afternoon. He sent the missile 158 feet, 6
VIGOROTJI MEASURES TAKEX TO
Execution of Morales and Gonsalea
Marks the Inauguration of a
WASHINGTON, March 31. The execu
tion of Morales and Gonzalez, the Philip
pine leaders, marks the Inauguration of a
new policy In the Philippines. This is the
execution of the death sentence by order
of the military officers In command in the
lases of persons, natives or others, con
victed and sentenced by military commis
sions organized under the rules of war.
Moralez and Gonzalez were convicted by
a military commission of the murder of
Filipinos, and were sentenced to be hanged
near Dayambang March 30, and 'the press
dispatches from Manila show that the sen
tence was carried Into effect. No official
report of the cases has been received at
the War Department. There have been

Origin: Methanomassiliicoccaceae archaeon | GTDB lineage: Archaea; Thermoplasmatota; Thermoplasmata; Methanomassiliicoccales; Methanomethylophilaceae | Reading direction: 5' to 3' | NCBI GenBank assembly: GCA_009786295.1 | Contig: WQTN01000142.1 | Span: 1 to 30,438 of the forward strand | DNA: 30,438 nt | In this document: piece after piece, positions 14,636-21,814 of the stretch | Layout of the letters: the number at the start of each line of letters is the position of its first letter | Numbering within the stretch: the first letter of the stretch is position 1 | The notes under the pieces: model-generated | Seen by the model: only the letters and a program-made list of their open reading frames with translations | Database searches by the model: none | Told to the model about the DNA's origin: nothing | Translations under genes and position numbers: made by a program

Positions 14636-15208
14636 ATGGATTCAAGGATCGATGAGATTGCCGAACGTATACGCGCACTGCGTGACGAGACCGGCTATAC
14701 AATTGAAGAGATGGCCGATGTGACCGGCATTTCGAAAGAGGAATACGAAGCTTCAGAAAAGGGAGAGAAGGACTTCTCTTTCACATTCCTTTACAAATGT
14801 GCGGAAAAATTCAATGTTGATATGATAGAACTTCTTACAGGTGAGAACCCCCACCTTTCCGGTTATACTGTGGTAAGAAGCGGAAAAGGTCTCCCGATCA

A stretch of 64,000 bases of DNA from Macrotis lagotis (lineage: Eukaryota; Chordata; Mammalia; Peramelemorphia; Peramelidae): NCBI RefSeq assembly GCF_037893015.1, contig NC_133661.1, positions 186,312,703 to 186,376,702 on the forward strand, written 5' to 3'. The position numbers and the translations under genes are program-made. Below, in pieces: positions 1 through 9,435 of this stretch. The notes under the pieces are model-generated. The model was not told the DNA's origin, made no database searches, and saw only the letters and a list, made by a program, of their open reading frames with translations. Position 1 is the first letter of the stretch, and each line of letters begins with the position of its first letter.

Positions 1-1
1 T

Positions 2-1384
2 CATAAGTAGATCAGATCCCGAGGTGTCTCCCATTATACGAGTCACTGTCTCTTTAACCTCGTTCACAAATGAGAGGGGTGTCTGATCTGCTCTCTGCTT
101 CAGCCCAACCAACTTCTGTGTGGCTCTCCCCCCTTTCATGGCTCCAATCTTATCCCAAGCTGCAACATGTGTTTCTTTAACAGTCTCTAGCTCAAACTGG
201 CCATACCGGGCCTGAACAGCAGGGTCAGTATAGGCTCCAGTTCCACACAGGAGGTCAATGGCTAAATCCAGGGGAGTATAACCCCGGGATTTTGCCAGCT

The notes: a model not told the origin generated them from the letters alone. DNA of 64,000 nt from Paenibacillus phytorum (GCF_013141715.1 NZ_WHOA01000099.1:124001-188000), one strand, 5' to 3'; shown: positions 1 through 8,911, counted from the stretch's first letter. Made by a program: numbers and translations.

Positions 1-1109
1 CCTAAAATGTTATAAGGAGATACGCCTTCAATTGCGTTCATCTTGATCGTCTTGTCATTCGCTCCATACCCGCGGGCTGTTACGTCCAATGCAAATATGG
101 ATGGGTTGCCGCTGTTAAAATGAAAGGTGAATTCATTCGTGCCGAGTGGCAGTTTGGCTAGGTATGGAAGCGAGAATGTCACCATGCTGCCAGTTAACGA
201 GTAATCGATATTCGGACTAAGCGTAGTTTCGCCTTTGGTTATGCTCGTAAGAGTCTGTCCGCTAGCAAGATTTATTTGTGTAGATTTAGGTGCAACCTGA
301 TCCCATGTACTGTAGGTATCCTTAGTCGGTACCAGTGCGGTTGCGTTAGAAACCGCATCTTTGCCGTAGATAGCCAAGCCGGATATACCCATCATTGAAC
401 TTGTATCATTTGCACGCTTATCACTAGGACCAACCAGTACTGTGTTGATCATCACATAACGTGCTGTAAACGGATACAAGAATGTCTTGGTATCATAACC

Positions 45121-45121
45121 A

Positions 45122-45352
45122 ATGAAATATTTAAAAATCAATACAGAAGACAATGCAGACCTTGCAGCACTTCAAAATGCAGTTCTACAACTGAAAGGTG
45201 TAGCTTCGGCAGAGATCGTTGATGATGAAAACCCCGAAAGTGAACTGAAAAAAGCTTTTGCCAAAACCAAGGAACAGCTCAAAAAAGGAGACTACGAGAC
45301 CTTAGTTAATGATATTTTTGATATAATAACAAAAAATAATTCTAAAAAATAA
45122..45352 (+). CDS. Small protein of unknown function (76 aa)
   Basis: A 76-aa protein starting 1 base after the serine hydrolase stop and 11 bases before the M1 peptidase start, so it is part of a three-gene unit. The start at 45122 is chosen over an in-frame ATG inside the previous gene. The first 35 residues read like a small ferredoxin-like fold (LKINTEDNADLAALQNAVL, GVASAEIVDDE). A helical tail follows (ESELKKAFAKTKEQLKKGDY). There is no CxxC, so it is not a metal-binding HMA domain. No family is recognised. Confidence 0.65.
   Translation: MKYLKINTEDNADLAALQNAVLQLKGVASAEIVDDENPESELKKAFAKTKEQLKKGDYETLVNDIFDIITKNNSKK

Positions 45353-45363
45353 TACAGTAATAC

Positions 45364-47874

several cases where the death penalty
was Imposed by military tribunals, but up
to the present Instance no case where the
death sentence was carried Into effect. All
the previous cases were submitted to the
President for final action, and in every
Instance the sentence was commuted "to
Imprisonment for life. It is stated that
General Otis' action Is undoubtedly Intend
ed to suppress brigandage' and outlawry In
the Philippines, but some conservative
officers fear that his summary action may
Jeopardize the safety of American pris
oners now In the hands of the Insurgents.
LUXURY OX THE SUMXER.
Comrrensmnn Drlcc. After nn Inves
tigation, Says the Stories Are True.
NEW YORK. March n. The transport
Sumner started on her voyage for Manila
with troops and supplies today. Congres3.
man E. 1L Driggs. of Brooklyn, after
making a thorough inspection of the
transport, declared that the charges of
extravagance and lavish expenditure of
money on the Sumner were true. He de
clared that the officers In command of the
ship had taktn the best rooms, and crowd
ed Colonel Davis, the officer In command
of the troops for tho Philippines, Into In
ferior quarters. He examined every part
of the ship, making copious notes Of all
he saw. Congressman Driggs condemned
the unsanitary arrangements for the sol
diers. The 7S2 volunteer soldiers went on
board about noon. The CO commanding"
officers were on the ship early this morn